Catering to extremists won't help Dreamers
Announcing an end to the Obama administration's amnesty for young people brought into the country illegally by their parents, President Trump signaled this week that he wants a comprehensive restructuring of immigration law. Trump emphasized that it should provide for the young illegals, most of whom know no country but the United States.
In response most leading Democrats, including Connecticut Gov. Dannel P. Malloy, signaled that they don't want any deal on immigration − that they want only to denounce Trump to rile up their political base, just as the president often strives to rile up his.
The governor called the president a "coward" for making the announcement through Attorney General Jeff Sessions, though Trump himself quickly made comments sympathetic to the young illegals, insisting that Congress legislate in their favor. After all, the constitutionality of the Deferred Action for Childhood Arrivals program, an executive branch alteration of immigration law, is fairly in question.
Yes, the president may be discreditable in many respects, but if immigration policy is to be more name calling than political compromise, name calling can work both ways. For example, what could you call a candidate for governor who during his campaign pledged not to raise taxes but did so anyway once he was in office? A liar?
What could you call Democrats who, like the governor, enthusiastically supported Hillary Clinton for their party's presidential nomination, imagining federal patronage for themselves, when she was plainly the only Democrat capable of losing the election to someone like Trump? Deluded opportunists?
What could you call a governor who complains about the General Assembly's failure to adopt a state budget when the unprecedented delay results from his inability to persuade his own party's legislative majorities to support his or any budget proposal? Ineffectual?
What could you call a governor who refuses to confront corruption in the state police? As much a coward as Trump supposedly is?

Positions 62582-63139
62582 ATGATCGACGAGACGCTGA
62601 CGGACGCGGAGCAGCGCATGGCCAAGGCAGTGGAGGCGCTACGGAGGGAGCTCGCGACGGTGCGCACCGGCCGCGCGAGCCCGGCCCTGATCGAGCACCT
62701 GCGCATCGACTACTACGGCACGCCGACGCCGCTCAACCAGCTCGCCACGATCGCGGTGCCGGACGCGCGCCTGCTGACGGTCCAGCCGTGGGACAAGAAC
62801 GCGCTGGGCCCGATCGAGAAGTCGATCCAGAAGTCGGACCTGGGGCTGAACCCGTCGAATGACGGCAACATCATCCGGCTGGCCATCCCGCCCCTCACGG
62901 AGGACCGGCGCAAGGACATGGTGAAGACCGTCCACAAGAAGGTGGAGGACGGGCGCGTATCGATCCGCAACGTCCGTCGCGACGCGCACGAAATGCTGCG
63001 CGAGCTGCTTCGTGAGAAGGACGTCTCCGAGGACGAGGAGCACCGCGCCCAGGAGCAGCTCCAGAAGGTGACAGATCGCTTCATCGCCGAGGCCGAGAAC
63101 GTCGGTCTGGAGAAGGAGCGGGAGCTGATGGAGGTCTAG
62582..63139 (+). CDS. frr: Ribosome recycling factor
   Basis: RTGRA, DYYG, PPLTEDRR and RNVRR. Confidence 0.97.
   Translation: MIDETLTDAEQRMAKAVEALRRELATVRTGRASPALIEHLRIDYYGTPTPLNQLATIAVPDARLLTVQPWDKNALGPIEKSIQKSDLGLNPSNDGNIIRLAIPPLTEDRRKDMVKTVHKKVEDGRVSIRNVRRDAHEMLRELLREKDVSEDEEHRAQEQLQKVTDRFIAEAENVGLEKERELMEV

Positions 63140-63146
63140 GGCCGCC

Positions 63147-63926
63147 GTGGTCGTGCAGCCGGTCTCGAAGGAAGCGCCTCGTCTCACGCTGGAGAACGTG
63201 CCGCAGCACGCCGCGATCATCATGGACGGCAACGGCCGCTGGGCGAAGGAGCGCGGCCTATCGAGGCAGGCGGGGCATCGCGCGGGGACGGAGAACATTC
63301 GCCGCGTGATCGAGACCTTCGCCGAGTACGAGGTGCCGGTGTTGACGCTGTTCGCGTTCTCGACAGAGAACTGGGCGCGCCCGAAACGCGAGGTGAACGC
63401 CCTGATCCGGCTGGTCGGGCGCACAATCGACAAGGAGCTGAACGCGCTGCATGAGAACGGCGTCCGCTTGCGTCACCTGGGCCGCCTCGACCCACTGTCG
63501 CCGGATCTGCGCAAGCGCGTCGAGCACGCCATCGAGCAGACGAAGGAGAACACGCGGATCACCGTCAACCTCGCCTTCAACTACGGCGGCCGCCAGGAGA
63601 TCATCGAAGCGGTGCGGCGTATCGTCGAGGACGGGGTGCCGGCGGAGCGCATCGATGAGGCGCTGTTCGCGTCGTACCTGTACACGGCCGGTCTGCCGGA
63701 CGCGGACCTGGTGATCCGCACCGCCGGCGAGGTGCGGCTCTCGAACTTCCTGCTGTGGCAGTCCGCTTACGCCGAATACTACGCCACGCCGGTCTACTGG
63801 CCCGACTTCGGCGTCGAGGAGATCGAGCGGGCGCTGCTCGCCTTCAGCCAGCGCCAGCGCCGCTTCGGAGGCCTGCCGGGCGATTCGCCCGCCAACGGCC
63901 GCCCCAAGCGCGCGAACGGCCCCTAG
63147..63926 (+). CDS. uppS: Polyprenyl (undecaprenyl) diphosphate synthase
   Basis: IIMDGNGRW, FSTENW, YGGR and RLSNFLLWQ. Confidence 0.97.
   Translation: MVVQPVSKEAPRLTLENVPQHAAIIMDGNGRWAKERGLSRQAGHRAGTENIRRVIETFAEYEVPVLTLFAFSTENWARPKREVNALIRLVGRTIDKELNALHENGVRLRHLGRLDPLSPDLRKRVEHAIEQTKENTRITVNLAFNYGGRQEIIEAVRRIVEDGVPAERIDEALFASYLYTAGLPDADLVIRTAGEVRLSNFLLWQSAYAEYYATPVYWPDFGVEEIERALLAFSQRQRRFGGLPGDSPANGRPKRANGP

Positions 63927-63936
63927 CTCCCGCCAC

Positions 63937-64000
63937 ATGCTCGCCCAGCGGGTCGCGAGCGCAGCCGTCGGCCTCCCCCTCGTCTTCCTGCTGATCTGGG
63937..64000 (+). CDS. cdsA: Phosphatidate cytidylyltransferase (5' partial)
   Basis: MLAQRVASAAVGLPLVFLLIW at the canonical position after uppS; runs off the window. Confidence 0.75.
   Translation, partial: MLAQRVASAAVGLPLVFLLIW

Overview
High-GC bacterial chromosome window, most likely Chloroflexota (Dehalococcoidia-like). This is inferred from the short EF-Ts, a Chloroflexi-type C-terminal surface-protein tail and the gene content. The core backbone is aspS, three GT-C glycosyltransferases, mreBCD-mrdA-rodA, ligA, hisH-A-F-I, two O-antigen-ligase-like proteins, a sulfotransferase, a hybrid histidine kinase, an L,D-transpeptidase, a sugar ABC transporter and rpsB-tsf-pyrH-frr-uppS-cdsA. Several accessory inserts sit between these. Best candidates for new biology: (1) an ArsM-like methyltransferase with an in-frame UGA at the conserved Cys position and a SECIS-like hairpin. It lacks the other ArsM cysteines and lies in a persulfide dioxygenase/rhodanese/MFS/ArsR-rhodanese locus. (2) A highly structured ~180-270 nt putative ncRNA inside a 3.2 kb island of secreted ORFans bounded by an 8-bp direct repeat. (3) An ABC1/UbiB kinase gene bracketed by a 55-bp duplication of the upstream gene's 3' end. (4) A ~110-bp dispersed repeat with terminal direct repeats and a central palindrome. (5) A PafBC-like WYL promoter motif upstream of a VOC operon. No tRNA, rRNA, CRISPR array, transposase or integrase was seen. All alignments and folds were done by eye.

Even the Washington Post acknowledges that on immigration policy leading Democrats now pander to the extreme elements of their party, who want no immigration law enforcement at all, just as leading Republicans have been pandering to the extreme elements of their party, who are hostile to most immigration.
Such extremism will not rescue the young illegals; it will leave them without the ability to work legally and subject to deportation at any time. So their true friends will not be calling names and thereby alienating those whose votes are needed to rescue them. Their true friends will restrain their hateful impulses and instead pursue the president's invitation to compromise.
Lembo's revelation: Back in April, upon establishing an "exploratory committee," state Comptroller Kevin Lembo said he wanted to be the Democratic nominee for governor next year because "the same old answers aren't going to cut it" and "we've got to shake up the system." But a week ago Lembo said he has changed his mind and wants to remain comptroller.
"Governors have very broad portfolios of work," Lembo told Connecticut Public Radio. "There are no choices about that portfolio. You have to work on it all. I have a very specific set of issues that I'm passionate about."
Did Lembo learn about the governor's broad portfolio only since April? Or since April has he sensed that his party's ineptness with the state budget is devastating Democratic prospects in the next election and that people are starting to think that any chance of "shaking up the system" will require a Republican governor and legislature?
Chris Powell is managing editor of the Journal Inquirer in Manchester.
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